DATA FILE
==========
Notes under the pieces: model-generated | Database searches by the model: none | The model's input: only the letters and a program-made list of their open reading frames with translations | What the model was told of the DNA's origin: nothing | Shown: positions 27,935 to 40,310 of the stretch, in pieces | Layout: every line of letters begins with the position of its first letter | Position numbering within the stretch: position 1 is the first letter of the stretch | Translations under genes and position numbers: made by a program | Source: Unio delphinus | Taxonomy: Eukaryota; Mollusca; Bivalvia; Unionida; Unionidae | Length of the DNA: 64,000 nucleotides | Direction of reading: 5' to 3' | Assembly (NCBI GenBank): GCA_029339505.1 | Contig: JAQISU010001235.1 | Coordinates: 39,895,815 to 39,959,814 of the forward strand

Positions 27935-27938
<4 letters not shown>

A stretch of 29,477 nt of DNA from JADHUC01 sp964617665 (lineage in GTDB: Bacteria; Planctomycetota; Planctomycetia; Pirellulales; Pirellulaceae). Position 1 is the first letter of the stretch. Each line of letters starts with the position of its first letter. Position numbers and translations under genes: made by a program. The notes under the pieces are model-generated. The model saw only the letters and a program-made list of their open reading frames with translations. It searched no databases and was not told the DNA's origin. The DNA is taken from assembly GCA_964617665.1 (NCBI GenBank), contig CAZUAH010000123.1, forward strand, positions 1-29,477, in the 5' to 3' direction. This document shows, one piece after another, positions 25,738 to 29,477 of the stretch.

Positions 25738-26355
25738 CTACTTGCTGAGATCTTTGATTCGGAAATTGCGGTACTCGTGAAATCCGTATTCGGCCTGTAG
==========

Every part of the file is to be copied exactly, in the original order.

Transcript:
Notes under the pieces: model-generated | Database searches by the model: none | The model's input: only the letters and a program-made list of their open reading frames with translations | What the model was told of the DNA's origin: nothing | Shown: positions 27,935 to 40,310 of the stretch, in pieces | Layout: every line of letters begins with the position of its first letter | Position numbering within the stretch: position 1 is the first letter of the stretch | Translations under genes and position numbers: made by a program | Source: Unio delphinus | Taxonomy: Eukaryota; Mollusca; Bivalvia; Unionida; Unionidae | Length of the DNA: 64,000 nucleotides | Direction of reading: 5' to 3' | Assembly (NCBI GenBank): GCA_029339505.1 | Contig: JAQISU010001235.1 | Coordinates: 39,895,815 to 39,959,814 of the forward strand

Positions 27935-27938
<4 letters not shown>

A stretch of 29,477 nt of DNA from JADHUC01 sp964617665 (lineage in GTDB: Bacteria; Planctomycetota; Planctomycetia; Pirellulales; Pirellulaceae). Position 1 is the first letter of the stretch. Each line of letters starts with the position of its first letter. Position numbers and translations under genes: made by a program. The notes under the pieces are model-generated. The model saw only the letters and a program-made list of their open reading frames with translations. It searched no databases and was not told the DNA's origin. The DNA is taken from assembly GCA_964617665.1 (NCBI GenBank), contig CAZUAH010000123.1, forward strand, positions 1-29,477, in the 5' to 3' direction. This document shows, one piece after another, positions 25,738 to 29,477 of the stretch.

Positions 25738-26355
25738 CTACTTGCTGAGATCTTTGATTCGGAAATTGCGGTACTCGTGAAATCCGTATTCGGCCTGTAG